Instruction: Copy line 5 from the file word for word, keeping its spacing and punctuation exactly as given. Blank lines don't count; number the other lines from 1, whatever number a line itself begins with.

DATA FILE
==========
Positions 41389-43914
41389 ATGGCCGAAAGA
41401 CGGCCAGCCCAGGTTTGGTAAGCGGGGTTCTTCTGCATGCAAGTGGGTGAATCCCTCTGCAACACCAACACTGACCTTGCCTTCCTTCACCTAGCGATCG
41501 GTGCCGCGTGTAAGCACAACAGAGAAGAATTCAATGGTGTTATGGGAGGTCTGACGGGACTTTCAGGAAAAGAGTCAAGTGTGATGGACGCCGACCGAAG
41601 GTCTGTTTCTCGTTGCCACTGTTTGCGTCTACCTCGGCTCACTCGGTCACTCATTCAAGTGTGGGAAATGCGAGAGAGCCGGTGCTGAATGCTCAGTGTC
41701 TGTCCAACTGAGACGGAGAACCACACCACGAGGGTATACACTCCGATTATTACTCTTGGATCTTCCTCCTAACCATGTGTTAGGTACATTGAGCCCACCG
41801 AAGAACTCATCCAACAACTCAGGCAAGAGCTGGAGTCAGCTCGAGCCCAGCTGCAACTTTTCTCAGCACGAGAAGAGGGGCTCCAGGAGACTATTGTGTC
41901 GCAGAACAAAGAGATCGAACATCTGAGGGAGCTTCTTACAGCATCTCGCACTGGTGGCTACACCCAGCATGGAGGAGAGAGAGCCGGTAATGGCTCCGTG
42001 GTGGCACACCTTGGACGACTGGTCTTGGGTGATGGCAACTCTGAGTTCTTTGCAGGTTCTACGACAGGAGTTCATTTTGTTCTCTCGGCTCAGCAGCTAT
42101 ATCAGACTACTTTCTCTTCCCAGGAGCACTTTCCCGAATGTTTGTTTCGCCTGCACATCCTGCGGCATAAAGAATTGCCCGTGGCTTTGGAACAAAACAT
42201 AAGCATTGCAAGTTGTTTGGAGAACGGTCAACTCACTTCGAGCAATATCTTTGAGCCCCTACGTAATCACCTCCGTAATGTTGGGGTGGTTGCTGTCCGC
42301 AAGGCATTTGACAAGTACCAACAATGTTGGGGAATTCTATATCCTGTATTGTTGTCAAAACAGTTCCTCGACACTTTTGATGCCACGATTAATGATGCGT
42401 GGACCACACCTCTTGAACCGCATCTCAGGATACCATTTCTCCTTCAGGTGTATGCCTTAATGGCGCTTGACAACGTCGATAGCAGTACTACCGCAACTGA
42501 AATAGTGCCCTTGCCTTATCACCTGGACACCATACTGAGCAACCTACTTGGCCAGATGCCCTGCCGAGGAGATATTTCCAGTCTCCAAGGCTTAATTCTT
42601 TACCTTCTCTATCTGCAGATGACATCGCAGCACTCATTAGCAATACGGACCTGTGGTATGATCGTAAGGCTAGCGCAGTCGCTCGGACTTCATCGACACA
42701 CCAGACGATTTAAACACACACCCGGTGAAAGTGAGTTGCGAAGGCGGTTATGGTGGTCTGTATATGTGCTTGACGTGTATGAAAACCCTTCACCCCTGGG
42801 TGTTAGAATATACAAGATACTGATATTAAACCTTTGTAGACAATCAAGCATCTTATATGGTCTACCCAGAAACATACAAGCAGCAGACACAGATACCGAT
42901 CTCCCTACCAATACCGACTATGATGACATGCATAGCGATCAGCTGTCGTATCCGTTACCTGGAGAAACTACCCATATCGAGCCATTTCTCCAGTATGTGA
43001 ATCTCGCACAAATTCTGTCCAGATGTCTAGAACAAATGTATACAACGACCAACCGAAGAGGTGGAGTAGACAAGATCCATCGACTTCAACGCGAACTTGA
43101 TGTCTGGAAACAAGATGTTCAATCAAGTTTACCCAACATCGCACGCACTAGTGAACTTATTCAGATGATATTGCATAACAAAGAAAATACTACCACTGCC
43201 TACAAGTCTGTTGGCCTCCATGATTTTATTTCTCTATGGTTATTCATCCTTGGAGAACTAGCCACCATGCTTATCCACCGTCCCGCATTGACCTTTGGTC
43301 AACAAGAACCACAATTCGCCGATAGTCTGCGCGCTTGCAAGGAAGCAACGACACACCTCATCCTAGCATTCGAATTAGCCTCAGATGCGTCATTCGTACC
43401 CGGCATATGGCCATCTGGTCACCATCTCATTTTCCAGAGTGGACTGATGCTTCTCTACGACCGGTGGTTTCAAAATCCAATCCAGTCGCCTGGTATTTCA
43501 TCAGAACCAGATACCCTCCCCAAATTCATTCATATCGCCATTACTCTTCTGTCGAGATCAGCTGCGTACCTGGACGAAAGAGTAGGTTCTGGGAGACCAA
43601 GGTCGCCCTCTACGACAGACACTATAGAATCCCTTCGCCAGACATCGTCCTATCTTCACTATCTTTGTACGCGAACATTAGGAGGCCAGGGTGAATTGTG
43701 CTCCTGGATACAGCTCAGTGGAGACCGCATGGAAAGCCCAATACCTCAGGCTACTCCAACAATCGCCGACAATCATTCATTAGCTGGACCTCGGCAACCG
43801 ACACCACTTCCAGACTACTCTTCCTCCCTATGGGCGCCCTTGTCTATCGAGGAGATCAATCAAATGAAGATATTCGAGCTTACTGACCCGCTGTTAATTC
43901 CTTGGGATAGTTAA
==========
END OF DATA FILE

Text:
41601 GTCTGTTTCTCGTTGCCACTGTTTGCGTCTACCTCGGCTCACTCGGTCACTCATTCAAGTGTGGGAAATGCGAGAGAGCCGGTGCTGAATGCTCAGTGTC